There has been a lot of speculation recently about the 2008 settlement agreement between the Department of Justice and the National Association of REALTOR® and what will happen when that agreement expires in November 2018. Much of this speculation misconstrues the settlement agreement, the practices it addresses, and what it accomplished. Here, I aim to break it down so that any future discussion about the fate of the settlement agreement, or the conduct of NAR and MLSs following expiration of the agreement, can be based on a correct understanding of that agreement.
The 2008 DOJ-NAR settlement agreement pertains specifically to NAR's MLS policy for brokers that operate virtual office websites, also called VOWs.
The scope of the 2008 settlement agreement is narrowly focused on a broker's operation of a virtual office website and the use of MLS listing data on such a site: Broker + VOW. Two critical components to any discussion invoking the 2008 settlement agreement.
A VOW is:
- a website operated by a broker;
- through which the broker is capable of providing real estate brokerage services;
- to consumers with whom the broker has first established a broker-consumer relationship, as defined by state law;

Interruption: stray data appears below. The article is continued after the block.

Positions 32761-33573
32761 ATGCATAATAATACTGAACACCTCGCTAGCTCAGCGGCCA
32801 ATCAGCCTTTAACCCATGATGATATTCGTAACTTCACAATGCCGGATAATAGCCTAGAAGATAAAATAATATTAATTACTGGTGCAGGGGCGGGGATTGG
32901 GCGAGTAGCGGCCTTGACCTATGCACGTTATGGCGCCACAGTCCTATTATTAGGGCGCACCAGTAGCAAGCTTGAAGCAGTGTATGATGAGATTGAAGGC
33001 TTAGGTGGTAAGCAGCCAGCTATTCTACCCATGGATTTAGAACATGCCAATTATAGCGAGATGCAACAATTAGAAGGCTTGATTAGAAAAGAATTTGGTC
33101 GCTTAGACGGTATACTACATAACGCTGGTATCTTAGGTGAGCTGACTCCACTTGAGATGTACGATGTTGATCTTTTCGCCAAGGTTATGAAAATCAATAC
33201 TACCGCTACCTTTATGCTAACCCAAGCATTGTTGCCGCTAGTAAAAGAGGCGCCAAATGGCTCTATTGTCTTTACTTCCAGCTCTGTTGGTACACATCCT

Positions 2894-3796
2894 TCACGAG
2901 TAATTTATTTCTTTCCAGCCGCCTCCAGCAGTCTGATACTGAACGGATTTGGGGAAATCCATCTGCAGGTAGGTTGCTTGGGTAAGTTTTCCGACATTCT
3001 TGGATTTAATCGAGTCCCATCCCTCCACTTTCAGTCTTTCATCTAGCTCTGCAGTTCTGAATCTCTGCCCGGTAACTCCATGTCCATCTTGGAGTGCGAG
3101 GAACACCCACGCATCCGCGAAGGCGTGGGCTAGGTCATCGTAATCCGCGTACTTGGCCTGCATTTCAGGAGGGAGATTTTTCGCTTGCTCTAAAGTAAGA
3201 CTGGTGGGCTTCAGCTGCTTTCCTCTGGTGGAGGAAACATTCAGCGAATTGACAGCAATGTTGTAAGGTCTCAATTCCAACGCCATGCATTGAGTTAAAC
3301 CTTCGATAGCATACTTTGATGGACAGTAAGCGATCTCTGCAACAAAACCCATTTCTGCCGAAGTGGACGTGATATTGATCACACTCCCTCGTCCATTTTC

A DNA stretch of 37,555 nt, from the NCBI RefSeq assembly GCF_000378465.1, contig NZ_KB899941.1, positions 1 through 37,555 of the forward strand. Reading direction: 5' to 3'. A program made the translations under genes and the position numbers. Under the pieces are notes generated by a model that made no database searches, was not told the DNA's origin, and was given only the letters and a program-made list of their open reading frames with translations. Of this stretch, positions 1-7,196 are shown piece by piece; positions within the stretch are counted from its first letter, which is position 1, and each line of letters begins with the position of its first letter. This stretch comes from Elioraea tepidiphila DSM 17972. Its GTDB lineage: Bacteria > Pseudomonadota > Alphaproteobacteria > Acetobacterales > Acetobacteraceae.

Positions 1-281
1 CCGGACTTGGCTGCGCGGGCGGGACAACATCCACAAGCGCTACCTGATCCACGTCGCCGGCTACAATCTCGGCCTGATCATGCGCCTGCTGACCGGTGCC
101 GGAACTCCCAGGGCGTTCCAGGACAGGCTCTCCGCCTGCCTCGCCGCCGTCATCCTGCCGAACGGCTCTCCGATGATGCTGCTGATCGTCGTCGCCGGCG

- where the consumer has the ability to search MLS data, subject to the broker's oversight, supervision, and accountability.
In 2003, NAR adopted a VOW policy that, among other things:
- Allowed brokers to opt out of having their listings displayed on the VOW sites of other brokers
- Prohibited VOWs from referring consumers to other real estate professionals for a fee
- Prohibited VOWs from displaying an advertisement for one broker on a page displaying the listing of another broker
The Department of Justice believed those three aspects of the VOW policy to be anticompetitive and initiated a two-year investigation that resulted in DOJ filing a lawsuit against NAR in 2005. The 2008 settlement agreement required NAR to replace the existing VOW policy with the Modified VOW Policy approved by the DOJ, and to take other actions described below. Significantly, the settlement agreement does not address or limit distribution of MLS or other property listing data to real estate portals, such as realtor.com or Zillow, or other third-party sites. It covers only the use of MLS listing data on VOW sites.